Schools dropping science as a compulsory year 11 subject are taking the wimp-out option. A seriously bad one: less a small mis-step for schools than a really big stumble for society.
OPINION: If, as they complain, the step up from year 10 is just too great and the level of success too small, then the better answer is... anybody?...
(Yes, thank you Gluckman, but let's not see the same old hands...)
Bridge the gap. That's right. Improve the curriculum. Maybe at year 11 itself, or maybe the years leading up to it.
In any case the problem here is not that science is just so intrinsically gosh-darned hard, or that kids nowadays are knuckleheads incapable of learning it.
It's that a recalibration is needed.
Here's where the waving hand of the prime minister's chief science adviser Sir Peter Gluckman should be acknowledged. He says schools that give up on science when faced with struggling pupils are not doing them justice.
Nobody should content themselves with the conclusion that the smarter kids, or those with scientific inclinations, will opt for science anyway, so making it an elective year 11 subject is no biggie.
Yes, biggie. Because the rewards of sound education in science aren't limited to the benefits derived by our future scientists, or even directly from their work.
What's at stake here goes beyond our nationwide capacity to look to our own upcoming scientists to play their part in the sort of knowledge economy we all need.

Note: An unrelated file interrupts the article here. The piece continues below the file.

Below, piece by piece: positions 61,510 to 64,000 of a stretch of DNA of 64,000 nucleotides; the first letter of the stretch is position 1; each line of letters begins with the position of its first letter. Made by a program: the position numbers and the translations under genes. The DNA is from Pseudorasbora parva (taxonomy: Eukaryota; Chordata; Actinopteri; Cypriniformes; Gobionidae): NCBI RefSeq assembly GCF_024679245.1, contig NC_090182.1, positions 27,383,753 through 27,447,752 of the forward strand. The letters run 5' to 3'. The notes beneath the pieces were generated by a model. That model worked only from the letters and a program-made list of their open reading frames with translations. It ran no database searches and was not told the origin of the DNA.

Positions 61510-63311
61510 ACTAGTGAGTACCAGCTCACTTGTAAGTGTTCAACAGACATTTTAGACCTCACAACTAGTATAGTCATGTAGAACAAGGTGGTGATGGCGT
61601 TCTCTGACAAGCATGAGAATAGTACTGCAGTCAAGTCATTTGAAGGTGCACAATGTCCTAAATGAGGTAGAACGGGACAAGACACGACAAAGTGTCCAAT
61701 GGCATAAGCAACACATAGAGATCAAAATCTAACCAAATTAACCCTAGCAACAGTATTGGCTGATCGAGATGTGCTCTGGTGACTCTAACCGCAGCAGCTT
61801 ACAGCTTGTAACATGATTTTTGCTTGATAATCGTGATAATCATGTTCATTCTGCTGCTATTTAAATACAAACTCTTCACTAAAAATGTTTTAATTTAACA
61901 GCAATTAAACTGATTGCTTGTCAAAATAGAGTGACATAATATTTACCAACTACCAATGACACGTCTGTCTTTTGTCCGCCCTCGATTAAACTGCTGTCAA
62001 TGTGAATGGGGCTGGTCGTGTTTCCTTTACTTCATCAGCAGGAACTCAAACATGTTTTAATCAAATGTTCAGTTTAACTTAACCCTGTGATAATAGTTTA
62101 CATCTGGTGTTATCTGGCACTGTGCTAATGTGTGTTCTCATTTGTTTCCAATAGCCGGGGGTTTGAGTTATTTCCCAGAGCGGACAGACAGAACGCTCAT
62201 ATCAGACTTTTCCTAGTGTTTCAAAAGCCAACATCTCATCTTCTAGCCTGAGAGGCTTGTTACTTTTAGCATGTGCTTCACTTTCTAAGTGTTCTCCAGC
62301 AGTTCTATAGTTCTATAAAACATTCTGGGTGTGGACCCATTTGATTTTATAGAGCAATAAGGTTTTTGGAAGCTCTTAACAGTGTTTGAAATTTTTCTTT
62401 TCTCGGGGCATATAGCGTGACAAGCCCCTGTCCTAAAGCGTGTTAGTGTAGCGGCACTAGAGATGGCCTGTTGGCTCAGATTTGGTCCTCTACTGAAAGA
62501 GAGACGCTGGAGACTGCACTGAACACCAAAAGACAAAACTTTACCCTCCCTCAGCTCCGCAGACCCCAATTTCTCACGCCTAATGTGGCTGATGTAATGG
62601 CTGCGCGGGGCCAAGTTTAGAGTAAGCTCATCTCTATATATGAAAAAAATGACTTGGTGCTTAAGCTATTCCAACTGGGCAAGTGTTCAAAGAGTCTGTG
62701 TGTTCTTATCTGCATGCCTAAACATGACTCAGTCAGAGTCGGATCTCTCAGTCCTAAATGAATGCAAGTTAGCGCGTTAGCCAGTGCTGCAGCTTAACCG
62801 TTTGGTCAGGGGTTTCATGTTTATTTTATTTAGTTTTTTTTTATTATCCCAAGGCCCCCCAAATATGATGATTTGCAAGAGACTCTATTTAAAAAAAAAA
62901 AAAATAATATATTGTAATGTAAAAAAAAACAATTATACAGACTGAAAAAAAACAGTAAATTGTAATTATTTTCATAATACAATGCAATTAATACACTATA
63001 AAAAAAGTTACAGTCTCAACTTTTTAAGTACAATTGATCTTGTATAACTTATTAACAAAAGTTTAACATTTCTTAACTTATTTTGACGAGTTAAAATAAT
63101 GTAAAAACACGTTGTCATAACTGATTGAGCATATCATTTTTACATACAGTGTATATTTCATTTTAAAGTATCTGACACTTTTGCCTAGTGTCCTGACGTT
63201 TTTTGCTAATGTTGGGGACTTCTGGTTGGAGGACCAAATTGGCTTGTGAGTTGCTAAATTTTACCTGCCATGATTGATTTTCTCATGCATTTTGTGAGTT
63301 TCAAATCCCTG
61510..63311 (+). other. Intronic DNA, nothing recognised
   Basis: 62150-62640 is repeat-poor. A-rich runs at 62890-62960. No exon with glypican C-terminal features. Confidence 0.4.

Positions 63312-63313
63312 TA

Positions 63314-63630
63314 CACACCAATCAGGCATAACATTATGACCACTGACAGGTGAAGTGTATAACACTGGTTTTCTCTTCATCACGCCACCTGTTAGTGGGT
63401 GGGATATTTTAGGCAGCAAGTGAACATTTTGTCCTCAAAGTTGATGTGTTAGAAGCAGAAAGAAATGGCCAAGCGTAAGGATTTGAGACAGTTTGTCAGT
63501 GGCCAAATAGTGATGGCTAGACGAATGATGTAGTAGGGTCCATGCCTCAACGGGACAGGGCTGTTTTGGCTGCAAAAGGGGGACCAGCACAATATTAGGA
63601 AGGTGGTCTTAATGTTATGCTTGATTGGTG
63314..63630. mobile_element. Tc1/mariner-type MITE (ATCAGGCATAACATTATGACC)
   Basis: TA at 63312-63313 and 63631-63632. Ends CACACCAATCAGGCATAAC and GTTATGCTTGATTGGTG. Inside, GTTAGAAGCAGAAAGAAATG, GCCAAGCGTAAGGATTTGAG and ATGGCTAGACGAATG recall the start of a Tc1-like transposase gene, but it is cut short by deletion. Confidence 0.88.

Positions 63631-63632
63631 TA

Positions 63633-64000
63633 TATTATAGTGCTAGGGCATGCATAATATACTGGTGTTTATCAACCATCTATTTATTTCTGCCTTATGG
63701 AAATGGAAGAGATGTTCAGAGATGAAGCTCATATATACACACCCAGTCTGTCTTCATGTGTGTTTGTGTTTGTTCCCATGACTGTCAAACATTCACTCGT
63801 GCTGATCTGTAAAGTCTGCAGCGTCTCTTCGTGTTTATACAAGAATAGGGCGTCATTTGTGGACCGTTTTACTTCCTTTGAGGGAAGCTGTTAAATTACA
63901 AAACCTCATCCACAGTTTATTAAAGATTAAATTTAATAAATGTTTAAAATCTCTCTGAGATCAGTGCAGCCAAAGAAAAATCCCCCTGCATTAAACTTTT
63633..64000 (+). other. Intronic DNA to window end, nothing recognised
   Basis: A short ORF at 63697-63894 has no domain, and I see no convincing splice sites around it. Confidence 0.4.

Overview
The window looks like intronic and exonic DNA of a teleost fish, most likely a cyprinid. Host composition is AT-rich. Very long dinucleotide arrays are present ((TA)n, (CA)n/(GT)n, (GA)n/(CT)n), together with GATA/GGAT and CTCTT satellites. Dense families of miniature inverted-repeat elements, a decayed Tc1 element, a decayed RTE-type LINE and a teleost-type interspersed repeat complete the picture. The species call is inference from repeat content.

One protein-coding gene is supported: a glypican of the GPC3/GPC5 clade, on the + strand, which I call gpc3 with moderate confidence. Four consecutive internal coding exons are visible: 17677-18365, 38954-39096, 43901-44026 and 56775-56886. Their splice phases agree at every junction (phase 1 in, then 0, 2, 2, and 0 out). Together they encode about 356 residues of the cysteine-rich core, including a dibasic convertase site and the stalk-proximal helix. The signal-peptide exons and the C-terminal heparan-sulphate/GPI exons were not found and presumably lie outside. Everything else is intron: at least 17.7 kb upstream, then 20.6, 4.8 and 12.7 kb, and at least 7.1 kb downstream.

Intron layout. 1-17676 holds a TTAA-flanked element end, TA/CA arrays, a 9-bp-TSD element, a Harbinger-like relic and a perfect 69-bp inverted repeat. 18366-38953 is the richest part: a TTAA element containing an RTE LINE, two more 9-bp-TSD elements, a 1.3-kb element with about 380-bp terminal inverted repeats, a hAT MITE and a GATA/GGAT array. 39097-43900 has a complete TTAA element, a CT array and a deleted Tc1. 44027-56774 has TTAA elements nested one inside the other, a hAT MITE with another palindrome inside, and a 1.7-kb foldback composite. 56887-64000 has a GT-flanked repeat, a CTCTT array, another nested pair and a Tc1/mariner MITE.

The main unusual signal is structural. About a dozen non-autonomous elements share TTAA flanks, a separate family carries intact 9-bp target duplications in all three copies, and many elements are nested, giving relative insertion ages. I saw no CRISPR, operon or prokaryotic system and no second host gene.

Anyone who contends that a basic knowledge of science is less-than-essential nowadays is seriously astray. If anything, a fair grasp of science it's a greater life-skill now than ever it was.
This goes further than people being able to follow climate change, genetic modification and fluoridation issues, or even to derive merriment from the occasional letter to these pages denying evolution.
It's also about teaching our teenagers the ability to experiment intelligently and to learn from it. Problem solving.
In some ways, it's even about protecting one of the most important attributes of youth. New Zealand's Nobel-winning Alan MacDiarmid put it this way: we must respect the childish question. He implored us to teach our children to question relentlessly and to learn from failure.
The way to the frontiers of knowledge was to retain that essential, uncomplicated childlike wonder: "Ask simple, not complicated, childlike questions and work, work, work,work, work..."
That's where his quote ends. He didn't add anything along the lines: "unless it all gets a bit hard."
That's not to say its such a good thing if fat tears of frustration are falling down mid-teen cheeks. The warning from the Secondary Principals' Association of increasing numbers of schools making year 11 science an elective subject should lead to action and it's fitting that the Ministry of Education has set up an advisory group to consider this issue.
It's not about dumbing down the curriculum. It's about improving it. Does anyone seriously want to argue that that's not an option?
- The Southland Times
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